A cheese processor selected the 96-TR CO2 system for cold storage, encouraged by its forward-thinking contractor.
Heatcraft's industrial transcritical CO2 rack at the 2019 IIAR Natural Refrigeration Conference & Expo.
Heatcraft Worldwide Refrigeration has installed its first transcritical CO2 system for cold storage at a new cheese processing plant in Wisconsin, the company said at the 2019 IIAR Natural Refrigeration Conference and Expo, held in Phoenix March 4-6.
“The contractor wanted to go natural” – though this was the company’s first transcritical project – and brought the idea to the cheese processing company, said Grady McAdams, director of cold storage sales for Heatcraft, based in Stone Mountain, Ga. “[The contractor] saw the future and wanted to be ahead of it.” (He declined to identify the companies without their permission.)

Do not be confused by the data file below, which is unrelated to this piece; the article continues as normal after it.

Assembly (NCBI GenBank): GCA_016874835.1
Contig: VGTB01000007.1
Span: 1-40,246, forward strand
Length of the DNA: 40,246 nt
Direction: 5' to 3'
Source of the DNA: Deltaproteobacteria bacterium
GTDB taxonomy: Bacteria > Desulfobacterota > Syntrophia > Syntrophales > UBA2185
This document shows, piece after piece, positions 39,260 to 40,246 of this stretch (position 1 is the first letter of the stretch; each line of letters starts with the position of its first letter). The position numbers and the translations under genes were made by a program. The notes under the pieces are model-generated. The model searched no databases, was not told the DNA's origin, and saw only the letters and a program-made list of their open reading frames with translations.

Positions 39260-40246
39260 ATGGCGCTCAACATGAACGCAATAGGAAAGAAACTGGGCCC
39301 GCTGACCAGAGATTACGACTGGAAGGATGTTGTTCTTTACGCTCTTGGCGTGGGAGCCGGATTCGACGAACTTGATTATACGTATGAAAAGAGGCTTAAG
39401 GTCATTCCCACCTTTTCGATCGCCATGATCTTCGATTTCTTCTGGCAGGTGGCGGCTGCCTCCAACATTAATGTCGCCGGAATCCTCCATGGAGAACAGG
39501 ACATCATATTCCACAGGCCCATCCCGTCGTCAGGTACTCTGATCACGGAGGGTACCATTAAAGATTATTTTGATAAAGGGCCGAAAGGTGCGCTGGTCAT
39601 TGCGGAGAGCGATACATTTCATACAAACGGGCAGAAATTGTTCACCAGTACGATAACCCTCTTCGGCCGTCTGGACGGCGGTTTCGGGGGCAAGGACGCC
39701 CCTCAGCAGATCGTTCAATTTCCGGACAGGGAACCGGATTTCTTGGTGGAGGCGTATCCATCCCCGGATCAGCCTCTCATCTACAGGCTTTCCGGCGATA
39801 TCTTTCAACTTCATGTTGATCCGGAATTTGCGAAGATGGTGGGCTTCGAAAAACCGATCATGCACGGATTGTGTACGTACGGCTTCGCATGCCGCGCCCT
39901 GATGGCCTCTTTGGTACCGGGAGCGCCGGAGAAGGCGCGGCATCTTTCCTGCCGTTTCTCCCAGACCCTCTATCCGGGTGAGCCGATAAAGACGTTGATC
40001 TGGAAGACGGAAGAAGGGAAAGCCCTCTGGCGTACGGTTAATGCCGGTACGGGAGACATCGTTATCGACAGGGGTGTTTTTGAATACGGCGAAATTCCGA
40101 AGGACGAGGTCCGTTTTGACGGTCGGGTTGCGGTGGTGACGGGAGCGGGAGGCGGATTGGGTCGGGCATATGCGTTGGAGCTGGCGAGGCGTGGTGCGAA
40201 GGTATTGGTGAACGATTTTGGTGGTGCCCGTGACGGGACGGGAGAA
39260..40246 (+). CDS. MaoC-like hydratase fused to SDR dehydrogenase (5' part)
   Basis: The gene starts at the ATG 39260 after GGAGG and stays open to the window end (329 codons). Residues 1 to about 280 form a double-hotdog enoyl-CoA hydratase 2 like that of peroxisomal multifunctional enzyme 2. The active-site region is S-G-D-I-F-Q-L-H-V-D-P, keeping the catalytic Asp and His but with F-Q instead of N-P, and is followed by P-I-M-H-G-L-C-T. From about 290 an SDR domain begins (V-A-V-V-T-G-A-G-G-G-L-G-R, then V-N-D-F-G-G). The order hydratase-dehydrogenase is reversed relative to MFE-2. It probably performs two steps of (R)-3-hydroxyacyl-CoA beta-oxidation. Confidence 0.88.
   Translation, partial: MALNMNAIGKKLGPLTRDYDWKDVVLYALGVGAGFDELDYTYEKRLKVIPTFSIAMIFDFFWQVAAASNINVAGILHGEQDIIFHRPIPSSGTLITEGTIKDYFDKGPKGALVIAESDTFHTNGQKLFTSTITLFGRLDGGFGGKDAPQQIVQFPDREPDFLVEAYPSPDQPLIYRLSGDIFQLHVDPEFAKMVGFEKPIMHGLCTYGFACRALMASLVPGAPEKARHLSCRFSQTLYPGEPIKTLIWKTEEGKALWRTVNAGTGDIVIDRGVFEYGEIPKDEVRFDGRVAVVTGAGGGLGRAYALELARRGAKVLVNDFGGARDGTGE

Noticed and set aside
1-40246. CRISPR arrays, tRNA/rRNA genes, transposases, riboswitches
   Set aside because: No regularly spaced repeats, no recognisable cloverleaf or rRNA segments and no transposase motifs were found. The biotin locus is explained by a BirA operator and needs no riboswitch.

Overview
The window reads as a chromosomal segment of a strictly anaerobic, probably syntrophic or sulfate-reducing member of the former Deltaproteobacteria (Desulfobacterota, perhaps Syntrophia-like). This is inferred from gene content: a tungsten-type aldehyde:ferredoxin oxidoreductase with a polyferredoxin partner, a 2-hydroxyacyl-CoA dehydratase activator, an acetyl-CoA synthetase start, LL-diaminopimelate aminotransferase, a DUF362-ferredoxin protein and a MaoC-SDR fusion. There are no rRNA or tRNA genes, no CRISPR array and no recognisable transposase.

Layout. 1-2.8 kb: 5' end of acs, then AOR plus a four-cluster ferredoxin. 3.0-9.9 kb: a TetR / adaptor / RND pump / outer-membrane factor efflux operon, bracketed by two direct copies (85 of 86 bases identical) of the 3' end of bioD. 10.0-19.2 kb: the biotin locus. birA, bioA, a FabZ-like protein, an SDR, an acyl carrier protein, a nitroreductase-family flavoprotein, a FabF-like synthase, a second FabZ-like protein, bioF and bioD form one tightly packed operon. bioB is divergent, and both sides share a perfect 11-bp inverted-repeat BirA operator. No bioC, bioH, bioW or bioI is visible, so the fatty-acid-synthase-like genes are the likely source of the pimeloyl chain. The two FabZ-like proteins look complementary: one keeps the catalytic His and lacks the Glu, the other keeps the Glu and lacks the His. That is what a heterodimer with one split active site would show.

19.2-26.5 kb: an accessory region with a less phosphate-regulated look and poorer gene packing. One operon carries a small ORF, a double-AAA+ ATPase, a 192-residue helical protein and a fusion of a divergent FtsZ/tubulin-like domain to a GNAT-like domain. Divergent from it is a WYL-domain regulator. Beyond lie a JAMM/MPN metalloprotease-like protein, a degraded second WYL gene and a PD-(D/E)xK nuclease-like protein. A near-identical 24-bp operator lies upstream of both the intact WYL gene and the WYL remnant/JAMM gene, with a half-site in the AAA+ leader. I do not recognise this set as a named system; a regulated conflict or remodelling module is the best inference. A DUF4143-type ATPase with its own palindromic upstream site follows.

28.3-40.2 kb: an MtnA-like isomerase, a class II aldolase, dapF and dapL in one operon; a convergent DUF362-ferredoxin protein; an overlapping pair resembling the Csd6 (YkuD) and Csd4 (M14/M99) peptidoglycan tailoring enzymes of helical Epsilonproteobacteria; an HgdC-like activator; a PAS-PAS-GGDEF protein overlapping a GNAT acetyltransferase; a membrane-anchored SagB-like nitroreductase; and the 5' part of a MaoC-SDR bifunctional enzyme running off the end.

Heatcraft showcased an industrial transcritical CO2 rack at its booth at the IIAR Conference. The company was one of several that promoted CO2 technology at what has been an ammonia-focused event.
The start-up of the transcritical system at the cheese processing plant took place in frigid temperatures (-24°F, with -50°F wind chill) in January. The contractor was impressed with the ability of the system to operate at such low temperatures, said McAdams. “With a lot of HFCs, you can’t do that.”
The system serves both medium- (35°F) and low-temperature (-10°F) rooms with a capacity of 96 TR and between 800 and 900 lbs of CO2, said McAdams. It uses a gas cooler to condense the CO2.
Heatcraft manufactured the evaporators, gas cooler and rack, using Bitzer compressors. On the high side, the system employs copper tubing with steel alloy that has “super thick walls” yet “brazes like a standard joint,” said McAdams.